The agency warned that climate change threatened its work to overcome poverty, and called on rich nations to commit themselves at U.N. talks to cuts in greenhouse gas emissions that will keep global warming below a rise of 2 degrees Celsius. It also wants them to provide at least $50 billion a year to help poor countries adapt to unavoidable climate change.

    Jane Cocking, Oxfam’s humanitarian director, told Reuters the aid system also faced a heavy burden from long-running conflicts in places like Sudan’s western region of Darfur.

    “When you look at where international humanitarian assistance goes, places like Democratic Republic of Congo, Chad and Darfur are dropping so far down the political agenda, it’s appalling,” she said.

    The report notes the inequality in the amounts of aid given to different emergencies — for example, in 2004, $1,241 was spent on each survivor of the Asian tsunami, while those caught up in Chad’s humanitarian crisis received only $23 each.

    Oxfam also criticized the global aid system for being too Western and focused on centralized responses to large, high-profile disasters. It said humanitarian aid must become more appropriate for local needs, and be delivered faster.
    (Copyright Reuters).

  4. Richard said

    The article has not taken in to account the increased population.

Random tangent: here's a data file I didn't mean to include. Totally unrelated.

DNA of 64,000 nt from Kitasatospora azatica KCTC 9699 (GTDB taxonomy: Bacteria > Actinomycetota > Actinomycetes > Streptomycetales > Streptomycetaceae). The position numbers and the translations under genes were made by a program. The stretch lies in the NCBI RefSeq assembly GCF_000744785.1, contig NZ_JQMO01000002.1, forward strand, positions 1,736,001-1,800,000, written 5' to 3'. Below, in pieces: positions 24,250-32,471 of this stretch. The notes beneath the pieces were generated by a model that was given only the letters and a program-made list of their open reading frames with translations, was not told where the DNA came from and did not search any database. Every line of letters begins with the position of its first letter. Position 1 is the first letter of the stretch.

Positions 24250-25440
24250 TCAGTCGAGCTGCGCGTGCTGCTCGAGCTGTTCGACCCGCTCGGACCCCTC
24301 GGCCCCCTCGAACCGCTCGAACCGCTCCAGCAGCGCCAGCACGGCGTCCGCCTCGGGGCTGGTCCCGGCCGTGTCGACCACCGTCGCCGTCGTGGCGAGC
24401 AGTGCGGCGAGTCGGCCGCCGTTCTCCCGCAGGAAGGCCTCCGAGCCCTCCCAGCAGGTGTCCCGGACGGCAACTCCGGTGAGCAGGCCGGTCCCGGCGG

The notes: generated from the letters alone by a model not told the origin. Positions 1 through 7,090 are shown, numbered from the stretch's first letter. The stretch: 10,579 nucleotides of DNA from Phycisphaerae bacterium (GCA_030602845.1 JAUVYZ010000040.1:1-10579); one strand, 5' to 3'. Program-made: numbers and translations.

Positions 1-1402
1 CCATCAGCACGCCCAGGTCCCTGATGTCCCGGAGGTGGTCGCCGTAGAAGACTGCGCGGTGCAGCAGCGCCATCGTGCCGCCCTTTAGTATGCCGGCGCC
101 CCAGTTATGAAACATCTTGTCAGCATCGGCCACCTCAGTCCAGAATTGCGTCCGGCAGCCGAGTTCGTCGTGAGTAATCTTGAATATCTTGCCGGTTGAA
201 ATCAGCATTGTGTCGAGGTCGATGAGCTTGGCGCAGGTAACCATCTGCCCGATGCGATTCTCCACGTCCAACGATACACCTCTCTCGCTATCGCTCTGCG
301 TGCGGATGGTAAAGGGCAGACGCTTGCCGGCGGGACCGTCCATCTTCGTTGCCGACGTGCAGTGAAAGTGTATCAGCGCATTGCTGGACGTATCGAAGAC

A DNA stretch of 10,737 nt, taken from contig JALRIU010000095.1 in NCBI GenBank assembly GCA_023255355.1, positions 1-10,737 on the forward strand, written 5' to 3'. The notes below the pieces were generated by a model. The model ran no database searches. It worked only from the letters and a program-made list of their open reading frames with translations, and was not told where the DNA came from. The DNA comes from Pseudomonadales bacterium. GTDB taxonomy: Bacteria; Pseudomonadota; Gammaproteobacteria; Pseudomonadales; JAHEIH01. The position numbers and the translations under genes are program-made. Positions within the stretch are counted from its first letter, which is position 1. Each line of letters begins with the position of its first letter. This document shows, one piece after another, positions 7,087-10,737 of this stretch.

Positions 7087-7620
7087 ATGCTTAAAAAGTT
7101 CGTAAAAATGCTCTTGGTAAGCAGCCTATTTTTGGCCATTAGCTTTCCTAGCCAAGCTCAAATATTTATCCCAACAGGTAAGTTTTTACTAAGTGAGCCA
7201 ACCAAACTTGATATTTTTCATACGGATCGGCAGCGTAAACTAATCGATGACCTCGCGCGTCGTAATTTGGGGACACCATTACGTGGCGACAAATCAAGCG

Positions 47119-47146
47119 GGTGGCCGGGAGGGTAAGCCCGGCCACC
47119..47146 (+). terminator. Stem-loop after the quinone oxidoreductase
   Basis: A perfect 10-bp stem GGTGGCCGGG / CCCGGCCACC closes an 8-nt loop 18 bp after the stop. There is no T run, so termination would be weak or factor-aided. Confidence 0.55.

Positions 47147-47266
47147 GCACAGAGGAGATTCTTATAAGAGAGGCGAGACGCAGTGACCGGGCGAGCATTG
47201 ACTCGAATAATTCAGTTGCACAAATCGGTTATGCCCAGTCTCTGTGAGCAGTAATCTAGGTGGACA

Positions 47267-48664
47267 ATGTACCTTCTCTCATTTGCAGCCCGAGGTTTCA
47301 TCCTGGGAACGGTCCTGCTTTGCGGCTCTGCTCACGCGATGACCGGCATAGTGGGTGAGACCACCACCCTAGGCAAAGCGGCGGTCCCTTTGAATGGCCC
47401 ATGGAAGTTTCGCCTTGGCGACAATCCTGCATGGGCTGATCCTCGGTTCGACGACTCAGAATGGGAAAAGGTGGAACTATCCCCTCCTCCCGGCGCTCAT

If the population in the town that lives by the volcano doubles over 10 years, of course double the people are going to be affected?

    Due to over population, people are starting to live in areas where people didnt use to live before. ie: Where wind storms are a regular occurrence.

    The bigger the population the more people will be affected. It not necessarily has to do with increased disasters.

    [A perfectly valid observation! However, both the frequency and intensity of human-induced/enhanced natural disasters are also rising. For example, 2010 tied with 2005 as the warmest year on record, AND it was also the wettest year. See http://feww.wordpress.com/2011/01/13/2010-tied-for-warmest-year-on-record-noaa/ Moderator]

  5. Lew said

    [Exactly, how do "the world’s banking cartel and their US military puppets" their families and friends stay immune from the impact of this super weapon? Moderator]